Beer Travel: Vancouver

Vancouver has long been a hotspot for craft beer in Canada, home to the country’s first prohibition craft brewery back in the 1980s. Unfortunately, British Columbia, the province in which Vancouver is located, has lagged behind compared to the rest of the Pacific Northwest, which also comprises the US states of Washington, Oregon and Idaho as well as Northern California.

But it’s slowly catching up, and is currently experiencing the same rate of growth seen by Portland a decade ago. Today, it’s home to 25 craft breweries, a handful of brewpubs, and an anything-goes type craft beer culture heavily influenced by Vancouver’s relaxed attitude (marijuana is legal here, after all) and an abundance of hops grown in the surrounding regions.

The city is divided in to several neighbourhoods. The one with the highest concentration of craft breweries is East Vancouver, which has affectionately been renamed “Yeast Van”. (Sadly, Vancouverites seemed to have missed an equivalent opportunity to rename Yaletown to “Aletown”, presumably due to a lack of breweries there.)

Although many breweries are within walking distance of one another, there are large gaps between the two major concentrated areas – Yeast Van and Mount Pleasant. So, the best way to get between breweries is either by public transport, or, in true Pacific Northwest hipster style, by bicycle.

Marie Claire Jarratt missed out on picking up the Best Media trophy at the 2019 Australian International Beer awards as she was touring the region, so she's keen to make up for it with a guide to the beers and breweries of Vancouver.


33 Acres Brewing Co (Mount Pleasant)

 

By far Vancouver’s most well-designed tasting room, 33 Acres’ minimalist interior consists of whitewashed brick walls, polished concrete floors, a few pieces of designer furniture and not much else. Equal space is given to both the coffee machine and the brewery’s eight taps, which pour beers that manage to taste even better than the place looks.

The core range is small but well-crafted, consisting of slightly left-of-centre styles like 33 Acres of Life California Common and 33 Acres of Darkness Schwarzbier, which pour alongside limited releases from the newer, experimental arm of the brewery, located in the building next door. Serving sizes are also kept nice and simple too, either a 10.5 oz (310 ml) glass, or a 24 oz (710 ml) bucket (pictured) – the choice is yours.

33 Acres is located at 15 W 8th Avenue.


Brassneck Brewery (Mount Pleasant)

 

Focusing on experimental and eclectic styles, Brassneck Brewery has brewed more than 100 unique beers since opening in late 2013. With extremely limited distribution, the only place to try the beers is at the brewery itself, which helps to keep production small and allows for continual experimentation. Similarly, takeaways are by growlers and squealers only – the brewery doesn’t package its releases.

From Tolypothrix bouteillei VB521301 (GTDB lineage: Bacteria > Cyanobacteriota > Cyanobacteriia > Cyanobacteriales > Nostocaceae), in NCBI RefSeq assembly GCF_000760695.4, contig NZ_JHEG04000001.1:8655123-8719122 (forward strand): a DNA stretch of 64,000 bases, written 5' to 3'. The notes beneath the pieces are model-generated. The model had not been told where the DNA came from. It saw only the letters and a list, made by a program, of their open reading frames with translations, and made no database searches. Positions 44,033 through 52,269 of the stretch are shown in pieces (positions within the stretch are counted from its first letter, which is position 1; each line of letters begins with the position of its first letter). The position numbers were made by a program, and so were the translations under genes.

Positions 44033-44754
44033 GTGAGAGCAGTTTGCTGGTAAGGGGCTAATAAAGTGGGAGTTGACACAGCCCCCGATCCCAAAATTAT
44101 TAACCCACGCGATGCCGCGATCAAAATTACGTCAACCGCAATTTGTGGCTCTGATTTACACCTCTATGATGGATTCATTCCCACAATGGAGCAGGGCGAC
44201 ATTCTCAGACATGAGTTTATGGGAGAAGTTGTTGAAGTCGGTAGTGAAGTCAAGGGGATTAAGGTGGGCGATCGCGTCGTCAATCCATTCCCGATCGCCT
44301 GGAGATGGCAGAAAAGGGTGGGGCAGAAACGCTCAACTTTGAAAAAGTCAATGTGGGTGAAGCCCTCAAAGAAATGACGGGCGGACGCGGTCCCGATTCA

The tasting room itself is small yet cosy, featuring an abundance of natural wood slats on everything from the walls to the tables. Unlike many of Vancouver’s breweries, the licensing here doesn’t require food service, so it’s one of the few places where the focus can lie entirely on the beer.

Brassneck is at 2148 Main Street.


Electric Bicycle Brewing (Mount Pleasant)

 

Words can’t really describe the eccentricity that is Electric Bicycle, voted Vancouver’s best new brewery in 2018. Everything about it is a bit funky and weird, from the beers themselves to the artwork adorning the building that was formerly, as the name might suggest, an electric bicycle factory. It’s refreshing to see a brewery that doesn’t take things too seriously, except for the time their mascot, inflatable tube man Mister Wigglesworth, was stolen.

The interior is bright and colourful, featuring all the possible colours of the pastel rainbow at once in psychedelic, geometric patterns. If that’s not enough to keep you happy and entertained, there’s also a range of board games available to play and a variety of gourmet grilled cheese sandwiches to eat.

Pull into Electric Bicycle at 20 E 4th Avenue.


CRAFT Beer Market (Olympic Village)

 

Canada’s largest selection of craft beer can be found at the CRAFT Beer Market, housed in the same historic building that was the centre of the Athlete’s Village during the 2010 Vancouver Winter Olympics. These days, it’s filled with 500 seats, 140 beer taps and a dozen widescreen televisions dedicated to sports, giving it a completely different vibe compared to Vancouver’s small craft breweries.